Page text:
1. What really inspired you to write your books, to force you from taking an idea or experience and conveying it into a series? There is a state park not far from where I live near Tucson, Arizona, and in the park is an interpretive trail that winds through the ruins of a prehistoric Hohokam village which was inhabited from approximately 200 BC to about 1450 AD. At the same site are the remains of a nineteenth-century homesteader’s house. Signs along the trail describe how the Hohokam lived and farmed the area and how Francisco Romero brought his wife there in the nineteenth century to establish a cattle ranch. The first time I walked this trail, I wondered about Victoriana Romero’s life in this lonely place where Apaches stole their cattle and did battle with her husband, threatening their very existence. My first inclination was to write her story, but I discovered there was very little in the historical record about her. I decided instead to write about a fictitious woman, Esperanza Ramirez, who finds an ancient pot and makes a connection to the Hohokam woman who made it—a connection that helps her deal with loneliness and threats from those who would do her harm.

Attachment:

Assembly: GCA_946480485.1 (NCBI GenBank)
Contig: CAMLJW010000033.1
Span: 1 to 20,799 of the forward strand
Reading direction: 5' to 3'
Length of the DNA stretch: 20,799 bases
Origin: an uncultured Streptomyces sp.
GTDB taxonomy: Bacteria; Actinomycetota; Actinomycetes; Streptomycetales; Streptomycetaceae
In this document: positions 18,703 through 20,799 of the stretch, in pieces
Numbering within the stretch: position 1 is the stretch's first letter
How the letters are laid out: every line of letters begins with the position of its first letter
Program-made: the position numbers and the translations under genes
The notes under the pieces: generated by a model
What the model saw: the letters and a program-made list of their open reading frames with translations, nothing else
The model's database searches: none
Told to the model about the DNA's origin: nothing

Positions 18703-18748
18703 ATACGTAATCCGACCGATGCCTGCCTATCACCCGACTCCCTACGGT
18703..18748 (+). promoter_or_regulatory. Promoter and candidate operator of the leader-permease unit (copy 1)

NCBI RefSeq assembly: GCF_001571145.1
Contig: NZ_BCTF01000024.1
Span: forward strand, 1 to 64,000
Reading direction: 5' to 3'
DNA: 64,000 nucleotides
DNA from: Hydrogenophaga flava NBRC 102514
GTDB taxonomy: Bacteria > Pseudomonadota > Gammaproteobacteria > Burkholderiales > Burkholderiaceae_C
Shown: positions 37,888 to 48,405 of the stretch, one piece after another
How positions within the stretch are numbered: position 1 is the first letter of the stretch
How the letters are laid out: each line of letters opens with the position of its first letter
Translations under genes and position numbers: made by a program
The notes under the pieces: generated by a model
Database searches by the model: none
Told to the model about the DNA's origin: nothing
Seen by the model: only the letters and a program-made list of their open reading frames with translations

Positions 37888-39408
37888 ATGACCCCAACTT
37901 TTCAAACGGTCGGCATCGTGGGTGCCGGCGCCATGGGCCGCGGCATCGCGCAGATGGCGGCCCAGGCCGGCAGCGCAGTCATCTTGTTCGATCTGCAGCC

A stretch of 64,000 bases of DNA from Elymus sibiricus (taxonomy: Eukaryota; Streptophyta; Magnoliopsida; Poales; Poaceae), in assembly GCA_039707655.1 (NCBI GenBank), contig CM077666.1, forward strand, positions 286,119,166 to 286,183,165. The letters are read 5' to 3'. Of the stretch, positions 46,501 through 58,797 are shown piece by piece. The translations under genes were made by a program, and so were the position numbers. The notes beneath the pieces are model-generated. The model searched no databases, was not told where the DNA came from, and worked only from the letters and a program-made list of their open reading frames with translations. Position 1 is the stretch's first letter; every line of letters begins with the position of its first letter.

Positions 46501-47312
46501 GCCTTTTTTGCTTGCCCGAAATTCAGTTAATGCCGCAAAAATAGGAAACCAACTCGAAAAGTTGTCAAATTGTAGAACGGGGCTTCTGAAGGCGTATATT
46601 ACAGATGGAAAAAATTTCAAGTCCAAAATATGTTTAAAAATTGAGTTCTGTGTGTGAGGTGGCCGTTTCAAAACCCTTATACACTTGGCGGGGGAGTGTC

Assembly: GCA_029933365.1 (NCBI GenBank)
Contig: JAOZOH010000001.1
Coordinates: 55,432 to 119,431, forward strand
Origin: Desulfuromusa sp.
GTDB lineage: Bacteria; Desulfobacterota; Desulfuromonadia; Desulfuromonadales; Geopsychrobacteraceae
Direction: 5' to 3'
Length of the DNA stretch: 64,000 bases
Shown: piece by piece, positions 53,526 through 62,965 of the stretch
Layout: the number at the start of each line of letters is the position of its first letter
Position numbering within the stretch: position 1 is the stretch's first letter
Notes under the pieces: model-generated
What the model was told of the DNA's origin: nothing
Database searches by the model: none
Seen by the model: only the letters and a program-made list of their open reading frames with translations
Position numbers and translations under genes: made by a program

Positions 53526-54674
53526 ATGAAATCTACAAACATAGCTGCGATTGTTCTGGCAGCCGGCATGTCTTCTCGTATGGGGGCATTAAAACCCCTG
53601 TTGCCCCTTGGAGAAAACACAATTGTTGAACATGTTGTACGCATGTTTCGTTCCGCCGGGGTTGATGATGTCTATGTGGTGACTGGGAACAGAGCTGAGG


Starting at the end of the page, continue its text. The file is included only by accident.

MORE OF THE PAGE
For the rest of the interview, go to

Author Spotlight: David Neilson and the Sophie Rathenau Vienna Mysteries

If he were to fail to meet her standards, she just might pull her gun on him—a gun she carries primed and loaded in case she needs it in a hurry. But David knows to follow her lead.